Our nation’s political campaign for the presidency has already distinguished itself by its debased level of public discourse. Rather than substantive policy proposals, political candidates offer us poll-tested talking points and crowd-pleasing sound bites. Instead of serious discussion of pressing issues, leading candidates engage in schoolyard taunts and trade adolescent insults. Many commentators are calling our political discourse coarse, vulgar, and rude to a degree unmatched in recent memory.
I believe we can get needed perspective on our national life from Catholic spirituality’s understanding of “dark night” experiences. The dark night, in Carmelite spirituality and the teaching of St. John of the Cross, is a metaphor for a period of profound unraveling, intense disorientation, and deep crisis. When all that we turn to for security, identity, and meaning is severely challenged—if not ripped away—we feel naked, vulnerable, and lost.
Yet John of the Cross insists that such distress is the result of a new experience of God’s presence in our lives. In a paradoxical way, this disturbing turbulence comes from the advent of God, who shatters all of our previous limited images of God and too small conceptions of what God wills. The profound dislocations and crises of the dark night are a summons to surrender views of life and self that have become cramped, stunted, and even destructive. This unraveling is a time of purification. It leads to new life, greater hope, and more authentic love. Baltimore Carmelite Sister Constance FitzGerald describes the dark night experience as “an omen of radical revolution” and a prelude for deep growth.
“The time will come when God’s light will invade our lives and show us everything we have avoided seeing,” FitzGerald writes. “Then will be manifest the confinement of our carefully constructed meanings, the limitations of our life projects, the fragility of the support systems or infrastructures on which we depend . . . [and] the darkness in our own heart. . . . The irony of the situation is that we experience this light as darkness.”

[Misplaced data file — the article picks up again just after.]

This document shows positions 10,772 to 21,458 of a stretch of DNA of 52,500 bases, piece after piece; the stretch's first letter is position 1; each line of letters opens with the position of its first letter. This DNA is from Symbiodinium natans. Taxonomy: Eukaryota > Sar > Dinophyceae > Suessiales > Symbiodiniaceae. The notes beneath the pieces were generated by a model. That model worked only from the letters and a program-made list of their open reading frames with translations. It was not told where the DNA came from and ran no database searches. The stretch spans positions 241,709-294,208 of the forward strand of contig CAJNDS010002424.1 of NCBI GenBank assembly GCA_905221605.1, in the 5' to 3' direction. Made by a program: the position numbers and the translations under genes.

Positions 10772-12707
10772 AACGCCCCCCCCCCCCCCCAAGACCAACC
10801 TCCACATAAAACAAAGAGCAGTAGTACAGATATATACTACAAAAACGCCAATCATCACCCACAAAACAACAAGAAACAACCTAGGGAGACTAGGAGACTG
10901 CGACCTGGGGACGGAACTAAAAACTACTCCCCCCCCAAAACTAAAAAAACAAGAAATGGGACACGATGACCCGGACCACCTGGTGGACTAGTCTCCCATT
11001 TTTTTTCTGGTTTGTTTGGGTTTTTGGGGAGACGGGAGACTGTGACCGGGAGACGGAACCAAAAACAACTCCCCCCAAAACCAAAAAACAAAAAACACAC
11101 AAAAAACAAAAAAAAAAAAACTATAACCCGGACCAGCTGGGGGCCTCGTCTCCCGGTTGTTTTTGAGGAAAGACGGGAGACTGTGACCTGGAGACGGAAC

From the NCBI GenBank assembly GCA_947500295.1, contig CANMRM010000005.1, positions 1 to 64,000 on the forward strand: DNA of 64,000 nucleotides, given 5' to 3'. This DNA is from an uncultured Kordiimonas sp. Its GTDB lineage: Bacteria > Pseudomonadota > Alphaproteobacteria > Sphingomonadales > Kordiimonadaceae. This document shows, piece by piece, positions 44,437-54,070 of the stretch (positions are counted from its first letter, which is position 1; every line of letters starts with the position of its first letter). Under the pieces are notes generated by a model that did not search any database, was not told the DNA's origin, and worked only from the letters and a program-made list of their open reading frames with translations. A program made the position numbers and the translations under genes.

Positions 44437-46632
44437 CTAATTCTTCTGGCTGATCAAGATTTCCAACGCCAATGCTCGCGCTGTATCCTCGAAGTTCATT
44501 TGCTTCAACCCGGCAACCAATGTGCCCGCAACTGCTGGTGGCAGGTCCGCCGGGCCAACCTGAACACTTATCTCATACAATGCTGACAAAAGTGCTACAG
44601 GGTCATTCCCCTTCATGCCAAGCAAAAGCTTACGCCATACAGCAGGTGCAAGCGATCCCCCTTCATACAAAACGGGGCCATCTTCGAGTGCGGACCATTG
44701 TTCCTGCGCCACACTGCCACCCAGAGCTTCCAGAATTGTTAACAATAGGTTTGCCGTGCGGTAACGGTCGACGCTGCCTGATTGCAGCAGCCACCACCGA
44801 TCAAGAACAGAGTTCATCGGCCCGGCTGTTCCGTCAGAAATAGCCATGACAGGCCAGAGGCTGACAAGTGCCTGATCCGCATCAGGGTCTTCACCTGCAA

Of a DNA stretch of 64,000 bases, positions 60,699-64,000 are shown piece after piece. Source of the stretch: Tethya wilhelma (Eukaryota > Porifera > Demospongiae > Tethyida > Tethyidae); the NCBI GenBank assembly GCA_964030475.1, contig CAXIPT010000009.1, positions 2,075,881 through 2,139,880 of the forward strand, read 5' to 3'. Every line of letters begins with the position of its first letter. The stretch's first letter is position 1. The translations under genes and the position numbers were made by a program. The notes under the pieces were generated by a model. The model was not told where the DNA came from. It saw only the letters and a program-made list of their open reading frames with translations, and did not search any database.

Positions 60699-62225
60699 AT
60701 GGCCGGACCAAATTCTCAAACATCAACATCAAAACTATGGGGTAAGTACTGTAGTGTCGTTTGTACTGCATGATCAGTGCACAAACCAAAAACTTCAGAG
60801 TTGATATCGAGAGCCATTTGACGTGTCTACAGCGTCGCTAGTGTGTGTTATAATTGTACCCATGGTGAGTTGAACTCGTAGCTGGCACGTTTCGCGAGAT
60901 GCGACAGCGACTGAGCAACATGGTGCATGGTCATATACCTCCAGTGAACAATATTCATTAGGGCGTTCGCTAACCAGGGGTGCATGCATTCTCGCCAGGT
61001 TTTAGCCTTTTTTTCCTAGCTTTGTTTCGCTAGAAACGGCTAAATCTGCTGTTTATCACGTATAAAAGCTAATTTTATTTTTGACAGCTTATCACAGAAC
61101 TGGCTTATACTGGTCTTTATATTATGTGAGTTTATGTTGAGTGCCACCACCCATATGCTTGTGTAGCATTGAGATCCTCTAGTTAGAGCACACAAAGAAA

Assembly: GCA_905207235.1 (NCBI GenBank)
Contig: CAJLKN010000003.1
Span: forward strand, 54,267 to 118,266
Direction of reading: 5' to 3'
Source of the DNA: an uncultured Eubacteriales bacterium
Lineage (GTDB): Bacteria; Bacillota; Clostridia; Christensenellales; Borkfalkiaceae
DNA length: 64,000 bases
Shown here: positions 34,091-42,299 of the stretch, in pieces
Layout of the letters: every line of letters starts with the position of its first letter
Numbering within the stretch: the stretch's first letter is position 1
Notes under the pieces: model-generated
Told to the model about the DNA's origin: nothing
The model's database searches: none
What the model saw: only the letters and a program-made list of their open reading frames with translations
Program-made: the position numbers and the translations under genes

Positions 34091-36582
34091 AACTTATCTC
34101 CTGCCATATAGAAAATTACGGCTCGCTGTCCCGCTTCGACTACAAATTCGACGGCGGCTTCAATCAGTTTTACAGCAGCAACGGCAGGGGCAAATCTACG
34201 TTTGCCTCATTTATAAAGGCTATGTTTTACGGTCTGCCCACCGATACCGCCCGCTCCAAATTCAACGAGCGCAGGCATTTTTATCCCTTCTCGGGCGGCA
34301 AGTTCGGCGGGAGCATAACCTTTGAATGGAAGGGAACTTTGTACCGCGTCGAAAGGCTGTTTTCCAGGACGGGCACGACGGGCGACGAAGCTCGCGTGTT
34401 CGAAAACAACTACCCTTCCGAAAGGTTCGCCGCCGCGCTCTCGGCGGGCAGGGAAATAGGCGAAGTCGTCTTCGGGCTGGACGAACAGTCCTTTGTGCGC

Perhaps our political dark night becomes the mirror that shows us what we have avoided seeing. The vulgarity of our politics challenges us with the toxic results of public discourse that has valued partisan name-calling and punished cooperation for the common good. Perhaps what is being revealed to us are the consequences of years of scapegoating those who look differently, worship differently, or love differently than we do.
This dark night of current politics might be the bright lens that we need to see clearly how some faith leaders have allowed religious discourse to become hijacked to serve the narrow interests of a political party. Perhaps this time of national turmoil, embarrassment, and crisis is the harsh revelation of the folly of an uncritical allegiance to political parties.
God’s love is subversive and destructive; it exposes self-serving political ideologies as shortsighted and corrosive.
And yet FitzGerald and the Carmelite tradition insist that God subverts our plans and projects for the sake of new life. FitzGerald relates how, through unmasking the shallowness of our “achievements,” God leads us to “new minds, as well as new intuitions, new wills, and passionate new desires.”
Perhaps, then, the “grace” of this time is the revelation of how toxic our political environment has truly become, in order to spur us to build a new political culture based not on the exploitation of fear but on solidarity with and for the least among us.
This article appears in the May 2016 issue of U.S. Catholic (Vol. 81, No. 5, page 8).